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Background History

I first became interested in Astronomy at the age of 10 when my teacher got the class to 'find out about' the planets. I never looked back.

Less than a year later on 25 April 1969 I had the remarkable fortune to witness the Bovedy meteorite travelling low over the northwest horizon from my home in Cheam, Surrey, UK (later IAU code 499), noting green and red 'sparks' coming from the brilliant head followed by a long bright trail. Within the hour, the story of the brilliant meteor I had been telling my parents was confirmed when it was mentioned on the late evening TV news. Several stony fragments were recovered from Bovedy and Sprucefield in Northern Ireland, the largest piece (from Bovedy) weighing nearly 5kg.

I went on to University College London to read Astronomy in 1976. There I used the facilities at the Mill Hill Observatory (observatory code 998) including their X-Y coordinate plate measuring machine.

This lead me to try making astrometric measurements of asteroids and comets from images taken with a 300mm focal length f/4.5 camera mounted on the end of the Dec axis of a 6" reflector. I was assigned observatory code 499 (Cheam), but because of the small aperture and very short focal length none of the results were particularly useful.

Around the same time I was the Deep Sky sub-editor of The Astronomer magazine (TA) and through the boundless energy of the main editor Guy Hurst we were able to offer a measuring service to many of the observers in the UK that had good telescope equipment but lacked access to precision mechanical measuring machines.

Not quite as timely as CCD astrometry is today, observers would expose images on film, develop the negatives and post them to me, often by the next morning. I would then arrange time at the Mill Hill Observatory and measure the negatives and reduce the measurements. A single negative could take 30 minutes to 1 hour to measure and then often a longer time reducing the X-Y co-ordinates to RA and Dec having manually identified stars and extracted their positions and proper motions from the four volume SAO Catalogue.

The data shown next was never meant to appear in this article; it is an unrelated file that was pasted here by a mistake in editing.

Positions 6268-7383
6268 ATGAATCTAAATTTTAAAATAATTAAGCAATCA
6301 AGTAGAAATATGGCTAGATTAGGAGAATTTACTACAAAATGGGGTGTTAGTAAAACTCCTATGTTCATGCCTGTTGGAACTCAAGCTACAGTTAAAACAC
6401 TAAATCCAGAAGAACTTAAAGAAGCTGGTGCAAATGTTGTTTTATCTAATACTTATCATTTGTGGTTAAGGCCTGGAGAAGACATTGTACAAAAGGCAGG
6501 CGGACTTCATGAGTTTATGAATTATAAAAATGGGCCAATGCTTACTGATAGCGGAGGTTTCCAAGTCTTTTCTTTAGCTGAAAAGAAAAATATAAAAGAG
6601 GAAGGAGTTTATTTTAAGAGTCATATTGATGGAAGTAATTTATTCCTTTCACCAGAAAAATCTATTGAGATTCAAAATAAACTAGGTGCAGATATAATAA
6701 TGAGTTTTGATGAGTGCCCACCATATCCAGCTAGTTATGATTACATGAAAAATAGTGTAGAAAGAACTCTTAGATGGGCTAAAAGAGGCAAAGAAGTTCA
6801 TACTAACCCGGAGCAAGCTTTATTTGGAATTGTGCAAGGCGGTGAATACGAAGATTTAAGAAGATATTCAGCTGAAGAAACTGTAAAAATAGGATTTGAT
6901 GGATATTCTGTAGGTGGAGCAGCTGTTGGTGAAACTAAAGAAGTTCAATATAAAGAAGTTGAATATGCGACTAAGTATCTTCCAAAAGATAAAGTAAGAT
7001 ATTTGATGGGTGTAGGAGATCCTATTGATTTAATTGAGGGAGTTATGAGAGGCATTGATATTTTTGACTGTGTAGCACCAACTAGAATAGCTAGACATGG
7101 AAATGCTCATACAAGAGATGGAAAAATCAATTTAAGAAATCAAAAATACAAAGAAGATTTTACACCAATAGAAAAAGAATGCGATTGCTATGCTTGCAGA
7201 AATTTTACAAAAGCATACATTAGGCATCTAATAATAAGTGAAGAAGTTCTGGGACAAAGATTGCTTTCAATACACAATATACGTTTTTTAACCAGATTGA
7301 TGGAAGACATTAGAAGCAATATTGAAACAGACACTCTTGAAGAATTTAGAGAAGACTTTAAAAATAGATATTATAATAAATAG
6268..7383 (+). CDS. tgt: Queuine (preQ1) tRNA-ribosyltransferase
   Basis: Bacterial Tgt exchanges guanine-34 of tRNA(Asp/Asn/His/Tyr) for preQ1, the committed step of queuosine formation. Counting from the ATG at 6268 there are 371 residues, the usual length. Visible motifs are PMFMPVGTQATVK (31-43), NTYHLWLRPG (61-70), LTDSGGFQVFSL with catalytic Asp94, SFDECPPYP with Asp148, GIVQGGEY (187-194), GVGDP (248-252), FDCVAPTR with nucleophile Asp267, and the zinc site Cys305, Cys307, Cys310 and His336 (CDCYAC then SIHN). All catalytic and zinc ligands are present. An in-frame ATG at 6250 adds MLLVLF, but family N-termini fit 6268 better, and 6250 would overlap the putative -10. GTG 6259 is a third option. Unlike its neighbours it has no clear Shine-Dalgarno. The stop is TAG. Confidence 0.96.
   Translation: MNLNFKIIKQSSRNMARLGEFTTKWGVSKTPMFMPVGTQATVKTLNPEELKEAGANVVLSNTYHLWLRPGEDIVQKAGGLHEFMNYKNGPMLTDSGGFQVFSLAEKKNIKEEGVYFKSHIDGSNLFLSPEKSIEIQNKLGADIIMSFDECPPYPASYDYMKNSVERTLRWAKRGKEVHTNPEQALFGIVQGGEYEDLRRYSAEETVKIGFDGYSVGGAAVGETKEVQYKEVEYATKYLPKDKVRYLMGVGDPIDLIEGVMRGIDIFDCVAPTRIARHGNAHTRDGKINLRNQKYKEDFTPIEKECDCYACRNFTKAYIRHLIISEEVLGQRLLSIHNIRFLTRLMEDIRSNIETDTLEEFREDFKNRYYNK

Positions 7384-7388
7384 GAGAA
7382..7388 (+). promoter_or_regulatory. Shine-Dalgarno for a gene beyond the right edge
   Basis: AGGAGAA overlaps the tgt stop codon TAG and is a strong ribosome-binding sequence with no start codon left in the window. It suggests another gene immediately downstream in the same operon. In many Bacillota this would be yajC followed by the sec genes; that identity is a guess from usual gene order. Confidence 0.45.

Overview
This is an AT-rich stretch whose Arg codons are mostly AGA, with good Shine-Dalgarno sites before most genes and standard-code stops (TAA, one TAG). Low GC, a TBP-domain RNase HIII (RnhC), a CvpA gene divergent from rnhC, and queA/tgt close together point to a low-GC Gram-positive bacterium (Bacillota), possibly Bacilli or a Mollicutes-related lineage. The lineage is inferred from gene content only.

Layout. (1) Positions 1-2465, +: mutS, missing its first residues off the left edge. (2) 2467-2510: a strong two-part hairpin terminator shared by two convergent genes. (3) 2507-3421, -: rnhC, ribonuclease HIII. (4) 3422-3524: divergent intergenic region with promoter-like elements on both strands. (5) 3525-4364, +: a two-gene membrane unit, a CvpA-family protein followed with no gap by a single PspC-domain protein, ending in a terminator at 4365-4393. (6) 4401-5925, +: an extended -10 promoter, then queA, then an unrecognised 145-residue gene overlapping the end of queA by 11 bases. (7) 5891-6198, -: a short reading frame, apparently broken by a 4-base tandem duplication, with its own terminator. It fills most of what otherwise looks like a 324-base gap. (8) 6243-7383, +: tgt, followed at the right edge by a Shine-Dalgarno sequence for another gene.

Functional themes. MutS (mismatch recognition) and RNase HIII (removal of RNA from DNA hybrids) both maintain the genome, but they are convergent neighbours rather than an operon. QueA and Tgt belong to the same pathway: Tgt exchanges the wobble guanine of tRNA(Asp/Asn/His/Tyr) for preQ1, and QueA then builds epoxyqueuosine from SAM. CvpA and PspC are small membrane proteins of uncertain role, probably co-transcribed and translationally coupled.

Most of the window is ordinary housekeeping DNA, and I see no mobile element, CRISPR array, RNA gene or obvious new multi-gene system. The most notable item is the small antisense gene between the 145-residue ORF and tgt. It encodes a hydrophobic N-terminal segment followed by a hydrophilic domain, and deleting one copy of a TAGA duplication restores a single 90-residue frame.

A list of some of the Observatories that I helped with measuring between 1977 and 1985 appears below:   

Observer(s) Observatory Observatory code
F Van Looy Rayleigh 002
H Clough, R H McNaught MacNairston Observatory 487
A Young Hemingford Abbots 489
A Young Burwash 576
B Manning Stakenbridge  494
N.W. Scott Altrincham  495
J-C Merlin Le Creusot 504
R L Waterfield Woolston  993
Some notable achievements back then were
  • Our first astrometric position of a comet (Comet Chernykh 1977l, reported in IAUC 3104) from negatives by Brian Manning
  • Positions for NEO 1978 CA from negatives by Brian Manning, reported in IAUC 3200. (Just imaging a fast moving NEO was a big achievement. Brian's positions were the first reported for 1978 CA other than those from the discovery site the European Southern Observatory, La Silla 809)
  • Other NEOs measured 1977 - 1982 included 
    • (2368) Beltrovata = 1977 RA
    • (3102) Krok = 1981 QA
    • (4197) 1982 TA
    • (3757) 1982 XB

    A list of IAU circulars from this period containing references to work by Peter Birtwhistle are listed here.


 

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